US seeks right equation to topple Saddam
Bush officials say it is not matter of if Hussein must go, but when, and how.
In 1996, then-Secretary of State Madeleine Albright outlined a plan to the Clinton White House for toppling America's longtime nemesis, Iraqi strongman Saddam Hussein.
It would take a quarter-of-a-million allied forces, Ms. Albright concluded, but it could be done. But the numbers and uncertainty over the operation's aftermath snuffed support for the proposal.
A different administration, a war on terrorism, and a military success in Afghanistan later, the US is pursuing the idea of removing Mr. Hussein with renewed vigor.
Yet, despite quick speculation after President Bush's State of the Union address last month that the decision to shift the war on terrorism to ousting Hussein had been made, the Bush administration is signalling something different. Yes Saddam must go, but how and when that will happen has yet to be decided. In many ways the US is confronting the same core problem it has for a decade: How to get rid of Hussein without incurring unintended consequences.
Iraq has clearly got the message that it is back in US sights. At their request, Iraqi officials will meet with UN Secretary General Koffi Annan next week. The Iraqis hope to build international sympathy, while Mr. Annan will push for a return of weapons' inspectors to stave off US intervention.
In the days since Bush identified an "axis of evil" made up Iraq, Iran, and North Korea - administration officials have made it clear that Iraq is deemed the next "evildoer" requiring action.
But this new resolve to take some kind of action is raising the same questions: What kind of US force would it take to topple Saddam? Can the US count on anyone - either allies outside Iraq or anti-Saddam forces within - to join in the effort? What are the options for replacing a deposed Hussein, and is any individual or group ready to take his place? Can a post-Saddam Iraq - a country created from disparate ethnic and religious populations - even hold together? What are the implications for the strategic Persian Gulf region?
Pointing to the Afghan campaign and Saddam's weakening hold on his country, some experts, like Kenneth Adelman - one-time aide to Defense Secretary Donald Rumsfeld - say that toppling Saddam's regime would be a "cake walk."
Others say the long list of questions still argues for caution towards Iraq. The game plan that worked on the Taliban regime may not work like a carbon copy if applied to Iraq, they say.
"I'd like nothing better than to have us take out Saddam, but we can't let success in Afghanistan blind us to the big problems that await us once we get rid of him," says Alan Tonelson, a foreign policy expert with the US Business and Industry Council in Washington. "I don't think regime change would solve our problems there."
But a need to keep a military focus on averting chaos in Afghanistan - as rival warlords jockey for position - could distract attention from an Iraq campaign. At the same time, action against Iraq that led to regional instability could have serious implications, some experts say, given the concerns of key US allies such as Turkey and Saudi Arabia, and the region's oil with its crucial importance to the global economy.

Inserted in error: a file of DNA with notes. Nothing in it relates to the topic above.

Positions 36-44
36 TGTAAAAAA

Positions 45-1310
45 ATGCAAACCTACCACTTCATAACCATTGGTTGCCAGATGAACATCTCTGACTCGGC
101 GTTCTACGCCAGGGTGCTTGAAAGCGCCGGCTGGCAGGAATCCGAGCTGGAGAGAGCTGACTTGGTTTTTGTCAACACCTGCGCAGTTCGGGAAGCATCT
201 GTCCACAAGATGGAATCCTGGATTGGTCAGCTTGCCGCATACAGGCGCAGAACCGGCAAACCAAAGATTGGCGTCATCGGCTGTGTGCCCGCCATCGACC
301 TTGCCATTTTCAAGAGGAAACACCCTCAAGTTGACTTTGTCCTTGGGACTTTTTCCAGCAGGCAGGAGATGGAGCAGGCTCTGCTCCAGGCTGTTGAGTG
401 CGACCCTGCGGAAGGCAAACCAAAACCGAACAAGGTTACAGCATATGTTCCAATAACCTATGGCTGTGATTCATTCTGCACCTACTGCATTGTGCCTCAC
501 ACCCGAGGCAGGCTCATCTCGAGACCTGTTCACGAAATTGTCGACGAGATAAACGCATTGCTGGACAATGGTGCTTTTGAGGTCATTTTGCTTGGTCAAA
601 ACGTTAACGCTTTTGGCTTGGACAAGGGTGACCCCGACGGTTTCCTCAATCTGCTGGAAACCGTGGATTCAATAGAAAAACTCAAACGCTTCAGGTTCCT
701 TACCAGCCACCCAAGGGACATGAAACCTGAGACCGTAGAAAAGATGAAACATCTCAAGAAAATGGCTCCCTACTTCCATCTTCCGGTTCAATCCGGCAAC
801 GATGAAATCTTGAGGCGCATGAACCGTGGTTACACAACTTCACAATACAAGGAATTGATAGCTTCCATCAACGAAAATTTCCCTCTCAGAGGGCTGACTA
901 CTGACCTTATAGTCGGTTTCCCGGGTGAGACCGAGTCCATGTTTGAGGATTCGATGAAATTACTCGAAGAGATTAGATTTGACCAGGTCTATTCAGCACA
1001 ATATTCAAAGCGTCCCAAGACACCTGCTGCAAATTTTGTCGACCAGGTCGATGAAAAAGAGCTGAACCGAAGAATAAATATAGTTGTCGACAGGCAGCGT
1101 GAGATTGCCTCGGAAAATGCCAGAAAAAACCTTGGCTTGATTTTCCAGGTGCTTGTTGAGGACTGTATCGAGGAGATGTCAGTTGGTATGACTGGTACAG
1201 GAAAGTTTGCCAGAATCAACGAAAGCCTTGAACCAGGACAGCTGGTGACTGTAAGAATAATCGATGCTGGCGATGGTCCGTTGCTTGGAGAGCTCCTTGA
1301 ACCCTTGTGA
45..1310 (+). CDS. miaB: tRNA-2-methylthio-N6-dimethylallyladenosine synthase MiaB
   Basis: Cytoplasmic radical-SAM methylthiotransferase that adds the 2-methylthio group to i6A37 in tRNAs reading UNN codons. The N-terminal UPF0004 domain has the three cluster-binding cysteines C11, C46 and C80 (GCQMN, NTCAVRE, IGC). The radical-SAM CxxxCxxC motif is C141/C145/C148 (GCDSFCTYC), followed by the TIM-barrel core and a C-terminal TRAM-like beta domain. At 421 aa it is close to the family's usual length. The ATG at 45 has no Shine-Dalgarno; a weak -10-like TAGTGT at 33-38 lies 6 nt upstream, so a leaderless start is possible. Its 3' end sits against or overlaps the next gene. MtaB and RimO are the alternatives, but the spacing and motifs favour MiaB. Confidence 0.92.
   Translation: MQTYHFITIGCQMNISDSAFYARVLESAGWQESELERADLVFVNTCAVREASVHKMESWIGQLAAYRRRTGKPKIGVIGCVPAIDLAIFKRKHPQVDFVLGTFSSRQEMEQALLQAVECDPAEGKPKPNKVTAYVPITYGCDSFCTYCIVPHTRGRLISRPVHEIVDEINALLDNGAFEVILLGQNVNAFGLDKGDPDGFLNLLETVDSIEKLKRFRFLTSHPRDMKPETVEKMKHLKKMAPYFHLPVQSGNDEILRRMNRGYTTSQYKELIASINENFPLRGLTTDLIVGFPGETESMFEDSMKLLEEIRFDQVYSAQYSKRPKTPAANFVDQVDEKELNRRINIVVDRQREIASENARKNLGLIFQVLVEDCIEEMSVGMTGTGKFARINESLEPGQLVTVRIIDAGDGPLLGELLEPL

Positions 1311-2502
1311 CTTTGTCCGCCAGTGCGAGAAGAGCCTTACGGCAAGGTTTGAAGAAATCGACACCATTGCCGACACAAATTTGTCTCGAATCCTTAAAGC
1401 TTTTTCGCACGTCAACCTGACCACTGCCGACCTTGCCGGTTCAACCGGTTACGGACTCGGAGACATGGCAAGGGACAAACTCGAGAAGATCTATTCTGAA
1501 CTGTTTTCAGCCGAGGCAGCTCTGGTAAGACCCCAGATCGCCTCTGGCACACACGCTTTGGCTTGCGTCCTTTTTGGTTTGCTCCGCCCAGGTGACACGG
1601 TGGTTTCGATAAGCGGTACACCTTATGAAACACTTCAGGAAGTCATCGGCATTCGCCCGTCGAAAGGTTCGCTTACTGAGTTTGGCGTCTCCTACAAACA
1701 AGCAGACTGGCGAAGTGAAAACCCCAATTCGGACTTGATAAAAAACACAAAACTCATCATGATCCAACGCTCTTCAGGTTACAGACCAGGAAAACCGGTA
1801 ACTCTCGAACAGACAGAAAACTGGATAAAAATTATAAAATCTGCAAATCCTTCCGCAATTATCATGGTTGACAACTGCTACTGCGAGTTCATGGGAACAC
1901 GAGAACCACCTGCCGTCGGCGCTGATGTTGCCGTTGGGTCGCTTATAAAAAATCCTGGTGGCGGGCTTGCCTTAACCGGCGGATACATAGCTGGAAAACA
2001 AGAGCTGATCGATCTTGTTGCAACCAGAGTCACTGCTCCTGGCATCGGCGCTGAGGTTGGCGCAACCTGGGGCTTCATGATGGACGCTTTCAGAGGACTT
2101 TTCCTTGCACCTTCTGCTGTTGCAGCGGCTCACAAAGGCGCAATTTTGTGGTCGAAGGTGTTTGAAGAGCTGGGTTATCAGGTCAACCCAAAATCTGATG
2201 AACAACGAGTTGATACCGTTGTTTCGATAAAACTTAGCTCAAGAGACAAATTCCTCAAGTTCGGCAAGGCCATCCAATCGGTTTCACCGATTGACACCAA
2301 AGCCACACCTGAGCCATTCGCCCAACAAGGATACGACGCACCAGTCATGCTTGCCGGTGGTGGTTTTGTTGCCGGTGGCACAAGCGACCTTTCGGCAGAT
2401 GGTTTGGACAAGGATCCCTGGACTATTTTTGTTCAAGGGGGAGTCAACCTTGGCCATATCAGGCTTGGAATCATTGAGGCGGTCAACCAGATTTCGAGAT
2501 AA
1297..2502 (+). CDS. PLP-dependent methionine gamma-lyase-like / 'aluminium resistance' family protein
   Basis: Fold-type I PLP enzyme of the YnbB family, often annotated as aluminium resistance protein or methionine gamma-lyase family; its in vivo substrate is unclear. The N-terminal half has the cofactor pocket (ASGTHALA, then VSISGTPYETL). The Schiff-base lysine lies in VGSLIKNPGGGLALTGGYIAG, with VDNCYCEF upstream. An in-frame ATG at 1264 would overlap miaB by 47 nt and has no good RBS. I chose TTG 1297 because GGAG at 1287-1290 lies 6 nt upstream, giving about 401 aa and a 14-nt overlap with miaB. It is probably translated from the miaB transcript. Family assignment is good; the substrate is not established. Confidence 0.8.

Jon Wolfsthal, an associate with the Carnegie Endowment Non-Proliferation Project, says "the real question is, has it all, including the consequences, been thought through fully by this administration?"
But White House officials say Bush is a "patient" president who is not about to rush into a course of action. Secretary of State Colin Powell recently told members of Congress that no action against Iraq is imminent.
But the White House will be taking deliberate steps over the next few months to put meat on a skeletal decision to solve the problem of Iraq through regime change. Options under consideration are direct military action, covert fomenting of a coup, and development of an Iraqi opposition force to do the job.
Next month Vice-President Dick Cheney visits a number of key countries in the region including Turkey, Saudi Arabia, and Egypt - that either border Iraq or could be called upon in some way to assist the US. He is likely to use his visit to explain that the US does not seek to cause Iraq's breakup, an outcome that could result in a Kurd-dominated state in the region that would be vehemently opposed by Turkey and Saudi Arabia.
May will be a key month. The US will present a proposal for a new inspections and sanctions program to the United Nations. How Iraq responds will be an important factor, with some officials predicting Iraq's rejection of any meaningful weapons inspection program will intensify a commitment to regime change. President Bush is also due to meet Vladimir Putin, who is publicly opposed to any military action against Iraq.
Mr. Wolfsthal says that, even if the decision to take out Saddam through a military strike were made, it would probably take most of a year before a US strike would be ready. Supplies of precision munitions, depleted by the war in Afghanistan, will need to be built up, and overflight rights and staging bases lined up among allies. At any rate, a campaign may not be easy. "Baghdad is not Kabul," Wolfsthal says, "and the Republican Guard," Saddam's elite force, "is not the Taliban."